Branstad, Rastetter named to Trump agriculture advisory panel
Iowans offer advice on renewable fuels, ag markets
James Q. Lynch
CEDAR RAPIDS — A heavy contributor to Republican candidates denies being named to Donald Trump’s Agricultural Advisory Committee is part of a plan to land an appointment as Secretary of Agriculture.
“It’s a step in the direction of providing ag policy, which is something I’ve had an interest in my whole life and it’s really important to Iowa,” said Bruce Rastetter of Alden, president of Summit Ag Group and president of the Iowa Board of Regents that oversees the state universities. He has given millions to GOP candidates, including Gov. Terry Branstad, who also was appointed to the Agricultural Advisory Committee, and New Jersey Gov. Chris Christie — a Trump confidante.
There are a “host of issues on the agricultural front and rural issues, but renewable energy will be an important part of the advice” Branstad offers Trump, the governor’s spokesman, Ben Hammes, said.
Rastetter, Branstad and four other Iowans have been named to the committee, which according to the campaign, “will provide pioneering new ideas to strengthen our nation’s agricultural industry as well as provide support to our rural communities.”
Rastetter, who is invested in corn and soybeans, which are used to make ethanol and biodiesel, respectively, expects to advise Trump on ‘how important open markets and trade are to U.S. ag across the globe.
“The importance of accessing growing markets for grain and protein is pretty critical. Beyond that, the importance of ethanol to agriculture in general and as a component of U.S. energy should be part of a national policy,” he said.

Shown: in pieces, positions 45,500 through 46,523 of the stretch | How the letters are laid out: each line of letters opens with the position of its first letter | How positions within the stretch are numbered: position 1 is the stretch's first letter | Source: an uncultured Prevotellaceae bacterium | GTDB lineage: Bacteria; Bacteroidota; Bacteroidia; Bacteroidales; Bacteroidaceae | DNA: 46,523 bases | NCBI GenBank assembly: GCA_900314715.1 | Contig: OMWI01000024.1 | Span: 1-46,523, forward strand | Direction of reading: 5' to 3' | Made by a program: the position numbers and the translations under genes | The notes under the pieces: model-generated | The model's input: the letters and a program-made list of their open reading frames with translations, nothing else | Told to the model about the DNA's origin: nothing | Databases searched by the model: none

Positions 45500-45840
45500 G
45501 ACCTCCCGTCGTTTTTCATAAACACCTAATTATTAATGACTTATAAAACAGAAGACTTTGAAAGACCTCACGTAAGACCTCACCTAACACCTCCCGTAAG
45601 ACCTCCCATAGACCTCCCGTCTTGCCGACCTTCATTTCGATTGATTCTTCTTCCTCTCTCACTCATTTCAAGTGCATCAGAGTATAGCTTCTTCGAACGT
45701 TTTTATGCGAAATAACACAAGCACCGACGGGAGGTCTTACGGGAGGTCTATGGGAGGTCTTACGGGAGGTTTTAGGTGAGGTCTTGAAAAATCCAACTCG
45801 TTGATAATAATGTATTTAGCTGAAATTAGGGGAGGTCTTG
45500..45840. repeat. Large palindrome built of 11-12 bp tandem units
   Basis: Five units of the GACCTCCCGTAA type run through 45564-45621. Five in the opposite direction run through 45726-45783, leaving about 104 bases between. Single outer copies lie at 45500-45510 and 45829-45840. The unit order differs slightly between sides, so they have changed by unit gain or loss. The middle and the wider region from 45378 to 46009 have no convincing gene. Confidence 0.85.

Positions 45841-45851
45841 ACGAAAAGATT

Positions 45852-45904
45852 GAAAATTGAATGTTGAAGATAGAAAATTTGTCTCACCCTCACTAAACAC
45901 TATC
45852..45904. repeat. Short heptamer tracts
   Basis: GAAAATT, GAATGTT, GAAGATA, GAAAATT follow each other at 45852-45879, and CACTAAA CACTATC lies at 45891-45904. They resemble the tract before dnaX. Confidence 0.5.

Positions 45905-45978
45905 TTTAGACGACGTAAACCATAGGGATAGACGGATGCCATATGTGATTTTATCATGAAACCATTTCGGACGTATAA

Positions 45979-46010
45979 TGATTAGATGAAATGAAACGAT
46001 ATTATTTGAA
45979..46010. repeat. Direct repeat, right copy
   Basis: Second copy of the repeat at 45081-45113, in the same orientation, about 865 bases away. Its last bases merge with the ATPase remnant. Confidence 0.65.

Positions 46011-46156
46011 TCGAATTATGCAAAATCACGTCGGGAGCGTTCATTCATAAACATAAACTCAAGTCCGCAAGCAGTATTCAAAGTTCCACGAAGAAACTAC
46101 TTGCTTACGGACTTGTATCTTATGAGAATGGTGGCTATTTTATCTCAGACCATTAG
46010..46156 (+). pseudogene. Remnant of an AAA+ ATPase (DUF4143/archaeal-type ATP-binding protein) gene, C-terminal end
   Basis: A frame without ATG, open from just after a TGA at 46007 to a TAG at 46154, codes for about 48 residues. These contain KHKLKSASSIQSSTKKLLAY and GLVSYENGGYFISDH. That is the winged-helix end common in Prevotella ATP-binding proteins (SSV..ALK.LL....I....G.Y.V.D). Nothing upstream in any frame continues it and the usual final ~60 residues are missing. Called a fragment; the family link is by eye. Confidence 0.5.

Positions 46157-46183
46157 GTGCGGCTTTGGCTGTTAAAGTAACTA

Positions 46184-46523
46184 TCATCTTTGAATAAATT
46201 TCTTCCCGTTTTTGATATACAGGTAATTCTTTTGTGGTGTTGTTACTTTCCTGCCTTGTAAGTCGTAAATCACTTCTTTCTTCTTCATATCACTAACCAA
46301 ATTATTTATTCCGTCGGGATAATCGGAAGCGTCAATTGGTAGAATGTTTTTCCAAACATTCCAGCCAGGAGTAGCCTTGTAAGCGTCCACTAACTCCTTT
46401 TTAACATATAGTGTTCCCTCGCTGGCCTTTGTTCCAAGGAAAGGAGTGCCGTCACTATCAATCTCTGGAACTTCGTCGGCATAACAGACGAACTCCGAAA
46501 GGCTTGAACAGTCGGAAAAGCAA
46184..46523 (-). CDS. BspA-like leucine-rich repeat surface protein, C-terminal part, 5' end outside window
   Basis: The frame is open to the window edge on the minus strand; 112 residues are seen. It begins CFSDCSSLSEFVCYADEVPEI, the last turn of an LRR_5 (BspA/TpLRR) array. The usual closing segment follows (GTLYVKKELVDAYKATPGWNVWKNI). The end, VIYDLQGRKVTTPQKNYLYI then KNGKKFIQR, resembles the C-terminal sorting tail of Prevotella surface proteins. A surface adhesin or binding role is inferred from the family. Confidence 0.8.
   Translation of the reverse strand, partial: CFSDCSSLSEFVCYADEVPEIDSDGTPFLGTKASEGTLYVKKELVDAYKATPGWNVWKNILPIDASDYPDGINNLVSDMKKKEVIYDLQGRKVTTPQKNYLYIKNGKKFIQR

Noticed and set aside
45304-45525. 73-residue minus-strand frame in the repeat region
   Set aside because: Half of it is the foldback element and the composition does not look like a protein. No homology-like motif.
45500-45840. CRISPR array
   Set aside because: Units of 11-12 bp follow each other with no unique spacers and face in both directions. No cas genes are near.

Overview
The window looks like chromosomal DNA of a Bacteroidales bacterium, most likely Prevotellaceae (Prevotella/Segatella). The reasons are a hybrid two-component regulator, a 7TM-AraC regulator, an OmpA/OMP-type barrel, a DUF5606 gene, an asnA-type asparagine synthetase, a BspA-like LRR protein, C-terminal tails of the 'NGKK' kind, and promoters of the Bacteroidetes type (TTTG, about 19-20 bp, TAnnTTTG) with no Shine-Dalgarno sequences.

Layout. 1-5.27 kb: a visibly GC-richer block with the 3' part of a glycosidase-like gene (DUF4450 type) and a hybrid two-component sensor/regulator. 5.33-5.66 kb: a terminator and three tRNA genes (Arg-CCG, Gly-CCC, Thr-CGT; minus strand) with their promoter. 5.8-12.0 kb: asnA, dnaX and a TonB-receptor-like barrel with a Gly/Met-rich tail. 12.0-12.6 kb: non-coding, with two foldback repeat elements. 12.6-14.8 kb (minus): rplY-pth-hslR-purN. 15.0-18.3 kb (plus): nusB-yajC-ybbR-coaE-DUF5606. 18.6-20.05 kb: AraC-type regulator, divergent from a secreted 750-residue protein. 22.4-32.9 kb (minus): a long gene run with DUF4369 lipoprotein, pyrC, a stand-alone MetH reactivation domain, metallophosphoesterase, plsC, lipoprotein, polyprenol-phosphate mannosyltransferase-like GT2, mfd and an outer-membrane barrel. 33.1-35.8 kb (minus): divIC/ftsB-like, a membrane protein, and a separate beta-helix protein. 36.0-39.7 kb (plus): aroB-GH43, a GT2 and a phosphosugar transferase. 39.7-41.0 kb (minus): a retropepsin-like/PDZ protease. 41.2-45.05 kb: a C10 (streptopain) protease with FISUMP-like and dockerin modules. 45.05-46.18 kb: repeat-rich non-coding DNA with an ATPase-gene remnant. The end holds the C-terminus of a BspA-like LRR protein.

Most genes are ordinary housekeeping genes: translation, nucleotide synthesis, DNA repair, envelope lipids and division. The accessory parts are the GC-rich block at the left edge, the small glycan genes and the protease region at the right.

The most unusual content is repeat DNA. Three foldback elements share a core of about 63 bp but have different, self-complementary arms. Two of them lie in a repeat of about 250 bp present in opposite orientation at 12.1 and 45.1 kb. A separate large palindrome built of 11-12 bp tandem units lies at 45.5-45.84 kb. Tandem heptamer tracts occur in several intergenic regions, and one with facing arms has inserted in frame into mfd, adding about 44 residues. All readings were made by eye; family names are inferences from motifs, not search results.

Although Trump has frequently criticized trade agreements, Rastetter is confident he understands the need for trade.
“We just need to make sure it’s fair and on a level playing field, that U.S. producers have access to those markets without caveats that limit access to those markets,” Rastetter said.
Branstad “has been very supportive of the Trans-Pacific Partnership,” Hammes said. “Donald Trump is just saying he thinks he can get us a better deal. We agree that of he can get us a better deal we’re all ears.”
Other Iowans named to the Trump ag advisory panel are Annette Sweeney of Alden, a former state legislator, farmer and ag advocate; Ron Heck, a farmer and past president of the American Soybean Association; and Iowa Secretary of Ag Bill Northey.
Sam Clovis of Hinton, national chief policy adviser to Trump, also will serve on the committee.